John Yeon

From Wikipedia, the free encyclopedia
Jump to: navigation, search
John Yeon
John Yeon.jpg
Born (1910-10-29)October 29, 1910
Portland, Oregon, U.S.
Died March 13, 1994(1994-03-13) (aged 83)
Portland, Oregon, U.S.
Nationality American
Occupation Architect
Awards Brunner Prize, Aubrey Watzek Award, Distinguished Service Award (University of Oregon)

John Yeon (October 29, 1910 – March 13, 1994) was an American architect in Portland, Oregon, in the mid-twentieth century. He is regarded as one of the early practitioners of the Northwest Regional style of Modernism. Largely self-taught, Yeon’s wide ranging activities encompassed planning, conservation, historic preservation, art collecting, and urban activism. He was a connoisseur of objets d’art as well as landscapes, and one of Oregon’s most gifted architectural designers, even while his output was limited[1].

The family name is pronounced "yawn", not "yee-on".

Early life[edit]

John Yeon was born in Portland on October 29, 1910, the son of John B. Yeon and Elizabeth Mock Yeon.[2] The elder was a lumber baron and construction manager who oversaw the building of the Columbia River Highway,[2] and developer of Portland's Yeon Building. The younger Yeon was raised in Portland and attended Allen Preparatory School in that city before leaving for California to attend Stanford University.[2] An autodidact and polymath, Yeon attended the college for just a single semester before leaving and never became a licensed architect.[2]

Architecture[edit]

Watzek House

His first built work–the 1937 Watzek House–was included in a 1939 publication and accompanying exhibition by the Museum of Modern Art. His most notable works include the aforementioned Aubrey R. Watzek House (1937)[3] and the Portland Visitors Information Center (1949), both of which were featured in exhibits at the Museum of Modern Art in New York City. The Watzek house is listed on the National Register of Historic Places. The John Yeon Speculative House (1939), one of the best-preserved of his nine "speculative house" series, was added to the National Register of Historic Places in August 2007. Yeon also designed museum exhibitions, including those for the Portland Art Museum, Nelson-Atkins Museum of Art, Asian Art Museum in San Francisco, and the Palace of the Legion of Honor.[2]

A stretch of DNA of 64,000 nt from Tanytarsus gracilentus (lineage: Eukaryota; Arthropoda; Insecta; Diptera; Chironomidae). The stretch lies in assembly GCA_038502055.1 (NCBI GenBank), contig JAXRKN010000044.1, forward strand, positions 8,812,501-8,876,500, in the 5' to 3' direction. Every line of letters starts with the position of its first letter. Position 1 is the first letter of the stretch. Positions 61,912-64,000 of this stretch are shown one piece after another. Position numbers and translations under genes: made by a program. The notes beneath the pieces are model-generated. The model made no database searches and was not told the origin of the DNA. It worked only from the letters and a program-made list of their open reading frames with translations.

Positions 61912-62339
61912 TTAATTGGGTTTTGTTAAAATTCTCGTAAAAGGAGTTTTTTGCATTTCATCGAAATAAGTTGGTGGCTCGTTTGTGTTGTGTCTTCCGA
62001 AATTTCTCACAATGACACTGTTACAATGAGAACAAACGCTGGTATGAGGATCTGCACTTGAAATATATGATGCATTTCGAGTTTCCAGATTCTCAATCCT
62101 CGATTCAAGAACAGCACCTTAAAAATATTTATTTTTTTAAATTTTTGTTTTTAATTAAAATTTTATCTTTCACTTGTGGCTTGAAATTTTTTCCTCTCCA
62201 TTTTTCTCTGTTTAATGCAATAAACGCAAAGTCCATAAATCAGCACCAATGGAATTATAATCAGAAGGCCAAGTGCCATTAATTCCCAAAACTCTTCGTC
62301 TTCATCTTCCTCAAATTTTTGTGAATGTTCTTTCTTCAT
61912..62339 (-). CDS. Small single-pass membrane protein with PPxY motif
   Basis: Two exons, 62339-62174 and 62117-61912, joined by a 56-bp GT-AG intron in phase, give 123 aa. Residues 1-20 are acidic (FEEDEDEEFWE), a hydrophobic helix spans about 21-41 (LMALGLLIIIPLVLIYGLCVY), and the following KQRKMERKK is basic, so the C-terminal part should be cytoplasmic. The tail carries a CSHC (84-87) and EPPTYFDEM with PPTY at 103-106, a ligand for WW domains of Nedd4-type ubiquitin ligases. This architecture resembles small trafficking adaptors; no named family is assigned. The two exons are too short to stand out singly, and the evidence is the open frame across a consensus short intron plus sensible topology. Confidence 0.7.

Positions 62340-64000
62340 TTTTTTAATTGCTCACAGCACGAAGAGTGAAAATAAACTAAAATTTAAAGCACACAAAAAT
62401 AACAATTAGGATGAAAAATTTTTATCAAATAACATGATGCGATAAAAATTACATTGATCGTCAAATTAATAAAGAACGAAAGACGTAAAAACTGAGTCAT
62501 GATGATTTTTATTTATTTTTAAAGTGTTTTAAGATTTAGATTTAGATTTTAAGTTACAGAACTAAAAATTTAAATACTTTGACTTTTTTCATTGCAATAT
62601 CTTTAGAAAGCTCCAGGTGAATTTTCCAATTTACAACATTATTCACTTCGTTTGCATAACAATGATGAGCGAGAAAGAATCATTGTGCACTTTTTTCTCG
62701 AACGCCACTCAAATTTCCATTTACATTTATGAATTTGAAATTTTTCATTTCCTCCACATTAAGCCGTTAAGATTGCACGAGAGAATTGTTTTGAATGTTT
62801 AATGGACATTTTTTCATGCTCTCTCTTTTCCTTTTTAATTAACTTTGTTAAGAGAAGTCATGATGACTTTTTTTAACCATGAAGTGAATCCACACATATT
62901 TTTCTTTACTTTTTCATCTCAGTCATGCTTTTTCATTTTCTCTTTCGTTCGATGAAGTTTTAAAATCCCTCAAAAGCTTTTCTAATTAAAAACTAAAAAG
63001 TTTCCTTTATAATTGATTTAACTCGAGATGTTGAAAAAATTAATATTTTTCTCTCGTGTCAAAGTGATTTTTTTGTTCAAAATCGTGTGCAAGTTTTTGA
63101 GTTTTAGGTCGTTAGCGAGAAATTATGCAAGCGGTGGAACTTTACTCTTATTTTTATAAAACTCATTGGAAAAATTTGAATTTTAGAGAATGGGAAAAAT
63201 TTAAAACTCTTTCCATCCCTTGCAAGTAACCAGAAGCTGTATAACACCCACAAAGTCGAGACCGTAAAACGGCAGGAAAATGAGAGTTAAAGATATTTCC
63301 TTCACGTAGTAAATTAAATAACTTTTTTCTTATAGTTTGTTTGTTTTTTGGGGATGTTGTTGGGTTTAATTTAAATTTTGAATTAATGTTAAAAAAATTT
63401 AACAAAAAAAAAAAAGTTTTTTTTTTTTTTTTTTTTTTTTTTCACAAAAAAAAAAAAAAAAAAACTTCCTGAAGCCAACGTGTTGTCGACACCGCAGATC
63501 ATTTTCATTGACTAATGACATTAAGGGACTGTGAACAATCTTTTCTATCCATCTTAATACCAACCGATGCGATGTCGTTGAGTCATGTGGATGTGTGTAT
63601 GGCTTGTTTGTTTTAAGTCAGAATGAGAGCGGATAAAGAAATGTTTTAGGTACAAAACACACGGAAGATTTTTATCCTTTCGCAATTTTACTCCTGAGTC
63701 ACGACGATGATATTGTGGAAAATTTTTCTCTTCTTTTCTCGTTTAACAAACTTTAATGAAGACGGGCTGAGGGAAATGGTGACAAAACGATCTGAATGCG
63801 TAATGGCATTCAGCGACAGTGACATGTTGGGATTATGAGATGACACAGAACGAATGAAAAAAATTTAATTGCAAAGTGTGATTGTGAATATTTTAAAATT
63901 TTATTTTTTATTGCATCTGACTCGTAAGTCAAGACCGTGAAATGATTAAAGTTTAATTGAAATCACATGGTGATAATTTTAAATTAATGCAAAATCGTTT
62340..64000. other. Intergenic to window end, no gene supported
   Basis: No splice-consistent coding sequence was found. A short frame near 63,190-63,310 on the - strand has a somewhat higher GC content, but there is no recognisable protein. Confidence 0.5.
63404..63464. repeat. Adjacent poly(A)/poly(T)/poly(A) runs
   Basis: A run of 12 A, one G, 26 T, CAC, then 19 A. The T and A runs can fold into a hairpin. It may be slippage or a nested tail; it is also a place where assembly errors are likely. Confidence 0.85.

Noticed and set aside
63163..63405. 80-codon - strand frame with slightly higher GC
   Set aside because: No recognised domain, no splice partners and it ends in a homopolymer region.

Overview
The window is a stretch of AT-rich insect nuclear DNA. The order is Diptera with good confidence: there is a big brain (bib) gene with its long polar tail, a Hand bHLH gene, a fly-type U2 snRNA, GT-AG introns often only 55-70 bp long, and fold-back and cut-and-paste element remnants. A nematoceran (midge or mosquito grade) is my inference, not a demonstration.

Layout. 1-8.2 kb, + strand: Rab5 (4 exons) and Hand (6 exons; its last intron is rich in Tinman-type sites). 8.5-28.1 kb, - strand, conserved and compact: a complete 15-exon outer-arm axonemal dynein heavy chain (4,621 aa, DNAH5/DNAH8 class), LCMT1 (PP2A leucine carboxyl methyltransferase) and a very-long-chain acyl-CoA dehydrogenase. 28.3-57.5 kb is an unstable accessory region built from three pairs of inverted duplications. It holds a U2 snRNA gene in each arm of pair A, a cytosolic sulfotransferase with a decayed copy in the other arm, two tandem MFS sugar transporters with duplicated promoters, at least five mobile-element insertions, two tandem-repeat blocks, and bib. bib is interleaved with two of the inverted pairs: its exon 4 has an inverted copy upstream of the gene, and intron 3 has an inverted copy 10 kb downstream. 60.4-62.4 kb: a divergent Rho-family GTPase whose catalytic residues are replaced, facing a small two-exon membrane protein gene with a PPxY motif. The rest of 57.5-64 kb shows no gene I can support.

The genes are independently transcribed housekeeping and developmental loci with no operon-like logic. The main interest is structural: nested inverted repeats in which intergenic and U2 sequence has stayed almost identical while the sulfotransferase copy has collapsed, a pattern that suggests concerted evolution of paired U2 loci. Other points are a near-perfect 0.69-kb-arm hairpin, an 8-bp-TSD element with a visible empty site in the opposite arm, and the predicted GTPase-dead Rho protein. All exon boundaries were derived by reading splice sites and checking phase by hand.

In 1956, Yeon was awarded the Brunner Prize for architecture by the National Institute of Arts.[2] The University of Oregon awarded him a Distinguished Service Award in 1977, and Lewis & Clark College gave him its annual Aubrey Watzek Award in 1980.[2]

John Yeon died in Portland on Sunday, March 13, 1994, of congestive heart failure.[2]

The John Yeon Center[edit]

A gift on behalf of the estate of John Yeon was made to the University of Oregon School of Architecture and Allied Arts, which established the John Yeon Center for Architecture and the John Yeon Preserve for Landscape Studies. The John Yeon Center sponsors a John Yeon Lecture Series, Faculty Grant Program, Yeon Graduate Teaching Fellowship, and Advisory Board for architecture and historic preservation. The Yeon Center includes the Aubrey Watzek House, the Cottrell House (1950) and Yeon's personal landscape architecture property, The Shire, in Skamania County, Washington which looks across the Columbia River, facing Multnomah Falls. Part of the University of Oregon’s School of Architecture and Allied Arts, the Center manages and programs three properties designed by Yeon: the Watzek House (1937), a National Historic Landmark; the Cottrell House (1952), and the Shire, a 75-acre park in the Columbia River Gorge. The current director of the John Yeon Center is Randy Gragg.

Retrospective[edit]

Quest for Beauty: The Architecture, Landscapes, and Collections of John Yeon, a major retrospective of Yeon's work, opened at the Portland Art Museum on May 13 and runs through September 3, 2017.[4] The exhibit was designed by Lever Architecture of Portland, OR. Two new monographs, John Yeon: Architecture and John Yeon: Landscape, were published by Andrea Monfried Editions in conjunction with the new exhibition. Illustrated with drawings, plans and photographs, the books include essays by the director of the John Yeon Center, Randy Gragg, and other contributors, who explore his approach and contextualize his influence. 

Further reading[edit]

References[edit]

  1. ^ "John Yeon (1910-1994)". oregonencyclopedia.org. Retrieved 2017-06-06. 
  2. ^ a b c d e f g h Hortsch, Dan. Nationally-known architectural designer dies. The Oregonian, March 15, 1994.
  3. ^ Leland M. Roth, American Architecture: A History (Boulder: Westview, 2001), 362-363.
  4. ^ "Quest for Beauty: The Architecture, Landscapes, and Collections of John Yeon". portlandartmuseum.org. Retrieved 2017-08-15. 

External links[edit]